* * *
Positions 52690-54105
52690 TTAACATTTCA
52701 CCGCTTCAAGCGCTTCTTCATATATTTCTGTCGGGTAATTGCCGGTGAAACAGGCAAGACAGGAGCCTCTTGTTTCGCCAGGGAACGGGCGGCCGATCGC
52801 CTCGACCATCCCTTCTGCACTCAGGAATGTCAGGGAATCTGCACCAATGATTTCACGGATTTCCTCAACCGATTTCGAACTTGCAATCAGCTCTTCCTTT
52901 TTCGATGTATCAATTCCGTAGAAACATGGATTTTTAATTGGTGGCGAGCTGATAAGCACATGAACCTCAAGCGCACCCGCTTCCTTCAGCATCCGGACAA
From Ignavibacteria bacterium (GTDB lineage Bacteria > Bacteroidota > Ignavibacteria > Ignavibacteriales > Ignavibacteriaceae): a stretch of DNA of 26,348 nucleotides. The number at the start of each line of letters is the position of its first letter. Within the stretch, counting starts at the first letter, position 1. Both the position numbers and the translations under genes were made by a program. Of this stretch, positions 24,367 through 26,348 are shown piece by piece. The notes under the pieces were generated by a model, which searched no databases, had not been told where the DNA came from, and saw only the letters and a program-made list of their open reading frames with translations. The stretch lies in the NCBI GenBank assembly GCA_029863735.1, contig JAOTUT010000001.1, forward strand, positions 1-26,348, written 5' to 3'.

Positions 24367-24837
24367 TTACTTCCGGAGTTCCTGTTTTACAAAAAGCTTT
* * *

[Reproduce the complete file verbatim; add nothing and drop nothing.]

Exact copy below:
Positions 52690-54105
52690 TTAACATTTCA
52701 CCGCTTCAAGCGCTTCTTCATATATTTCTGTCGGGTAATTGCCGGTGAAACAGGCAAGACAGGAGCCTCTTGTTTCGCCAGGGAACGGGCGGCCGATCGC
52801 CTCGACCATCCCTTCTGCACTCAGGAATGTCAGGGAATCTGCACCAATGATTTCACGGATTTCCTCAACCGATTTCGAACTTGCAATCAGCTCTTCCTTT
52901 TTCGATGTATCAATTCCGTAGAAACATGGATTTTTAATTGGTGGCGAGCTGATAAGCACATGAACCTCAAGCGCACCCGCTTCCTTCAGCATCCGGACAA
From Ignavibacteria bacterium (GTDB lineage Bacteria > Bacteroidota > Ignavibacteria > Ignavibacteriales > Ignavibacteriaceae): a stretch of DNA of 26,348 nucleotides. The number at the start of each line of letters is the position of its first letter. Within the stretch, counting starts at the first letter, position 1. Both the position numbers and the translations under genes were made by a program. Of this stretch, positions 24,367 through 26,348 are shown piece by piece. The notes under the pieces were generated by a model, which searched no databases, had not been told where the DNA came from, and saw only the letters and a program-made list of their open reading frames with translations. The stretch lies in the NCBI GenBank assembly GCA_029863735.1, contig JAOTUT010000001.1, forward strand, positions 1-26,348, written 5' to 3'.

Positions 24367-24837
24367 TTACTTCCGGAGTTCCTGTTTTACAAAAAGCTTT